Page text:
Understand the potential hazard;

    Determine whether the potential hazard is significant;

    Identify critical control points.

    HACCP Plan Form Set up the HACCP Plan Form;

    Set critical limits;

    Establish monitoring procedures:

    What,

    How,

    Frequency,

    Who;

    Establish corrective action procedures;

    Establish a recordkeeping system;

    Establish verification procedures.

    PRELIMINARY STEPS

    STEP 1: Provide general information.

    Record the name and address of your processing facility in the spaces provided on the first page of both the Hazard Analysis Worksheet and the HACCP Plan Form (Appendix 1).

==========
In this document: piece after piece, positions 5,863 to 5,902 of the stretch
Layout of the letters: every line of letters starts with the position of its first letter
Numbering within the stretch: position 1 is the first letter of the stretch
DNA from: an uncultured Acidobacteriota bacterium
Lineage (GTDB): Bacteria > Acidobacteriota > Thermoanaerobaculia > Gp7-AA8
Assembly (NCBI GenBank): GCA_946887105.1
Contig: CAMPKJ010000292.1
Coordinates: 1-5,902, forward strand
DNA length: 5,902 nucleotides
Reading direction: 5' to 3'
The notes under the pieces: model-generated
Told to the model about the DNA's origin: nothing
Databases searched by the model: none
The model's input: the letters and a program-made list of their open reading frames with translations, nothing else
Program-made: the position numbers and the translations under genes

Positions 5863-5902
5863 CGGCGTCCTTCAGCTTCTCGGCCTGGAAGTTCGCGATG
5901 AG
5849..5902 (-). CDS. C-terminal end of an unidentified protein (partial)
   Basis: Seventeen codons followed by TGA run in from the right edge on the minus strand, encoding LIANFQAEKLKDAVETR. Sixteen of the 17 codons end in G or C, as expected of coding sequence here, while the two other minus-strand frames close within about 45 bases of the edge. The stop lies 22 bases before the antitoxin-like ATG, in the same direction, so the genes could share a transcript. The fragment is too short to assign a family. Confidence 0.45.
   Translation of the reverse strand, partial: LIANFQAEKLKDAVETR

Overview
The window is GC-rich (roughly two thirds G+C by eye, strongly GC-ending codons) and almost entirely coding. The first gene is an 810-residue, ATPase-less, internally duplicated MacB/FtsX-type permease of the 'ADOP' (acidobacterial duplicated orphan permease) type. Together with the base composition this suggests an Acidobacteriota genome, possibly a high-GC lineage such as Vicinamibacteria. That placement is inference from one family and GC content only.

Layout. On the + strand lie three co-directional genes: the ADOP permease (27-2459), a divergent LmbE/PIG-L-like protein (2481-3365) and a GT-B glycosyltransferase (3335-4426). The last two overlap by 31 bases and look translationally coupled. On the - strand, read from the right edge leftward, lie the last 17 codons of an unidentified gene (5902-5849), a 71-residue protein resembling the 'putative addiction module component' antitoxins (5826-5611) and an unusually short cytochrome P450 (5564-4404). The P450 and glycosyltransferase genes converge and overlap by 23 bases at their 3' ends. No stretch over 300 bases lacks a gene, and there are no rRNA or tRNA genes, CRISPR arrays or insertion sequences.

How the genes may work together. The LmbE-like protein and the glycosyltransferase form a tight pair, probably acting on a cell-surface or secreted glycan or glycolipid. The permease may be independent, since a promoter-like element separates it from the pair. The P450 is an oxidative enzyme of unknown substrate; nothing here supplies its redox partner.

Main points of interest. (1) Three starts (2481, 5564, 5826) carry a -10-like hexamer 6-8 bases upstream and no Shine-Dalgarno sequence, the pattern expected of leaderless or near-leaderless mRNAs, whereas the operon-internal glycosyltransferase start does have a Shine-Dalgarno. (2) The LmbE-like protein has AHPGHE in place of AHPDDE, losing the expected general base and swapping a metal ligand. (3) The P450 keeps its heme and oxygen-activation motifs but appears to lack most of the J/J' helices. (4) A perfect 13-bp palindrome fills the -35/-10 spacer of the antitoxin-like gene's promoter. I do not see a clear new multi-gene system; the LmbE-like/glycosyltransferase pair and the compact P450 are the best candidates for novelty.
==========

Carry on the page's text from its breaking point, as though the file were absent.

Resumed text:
STEP 2: Describe the food.

    Identify the market name or Latin name (species) of the fishery component(s) of the product.

    Examples:

    Tuna (Thunnus albacares); Shrimp (Pandals spp.); Jack mackerel (Trachurus spp.).

    Fully describe the finished product food.

    Examples:

    Individually quick frozen, cooked, peeled shrimp;

    Fresh tuna steaks; Frozen, surimi-based, imitation king crab

    legs;

    Fresh, raw drum, in-the-round; Raw shrimp, in-shell; Raw, shucked clams; Fresh seafood salad, with shrimp and blue

    crabmeat;

    Frozen, breaded pollock sticks; Frozen crab cakes.

    Describe the packaging type.

    Examples:

    Vacuum-packaged plastic bag; Aluminum can; Bulk, in wax-coated paperboard box; Plastic container with snap lid.

    Record this information in the space provided on the first page of both the Hazard Analysis Worksheet and the HACCP Plan Form.

    CHAPTER 2: Conducting a Hazard Analysis and Developing a HACCP Plan

    22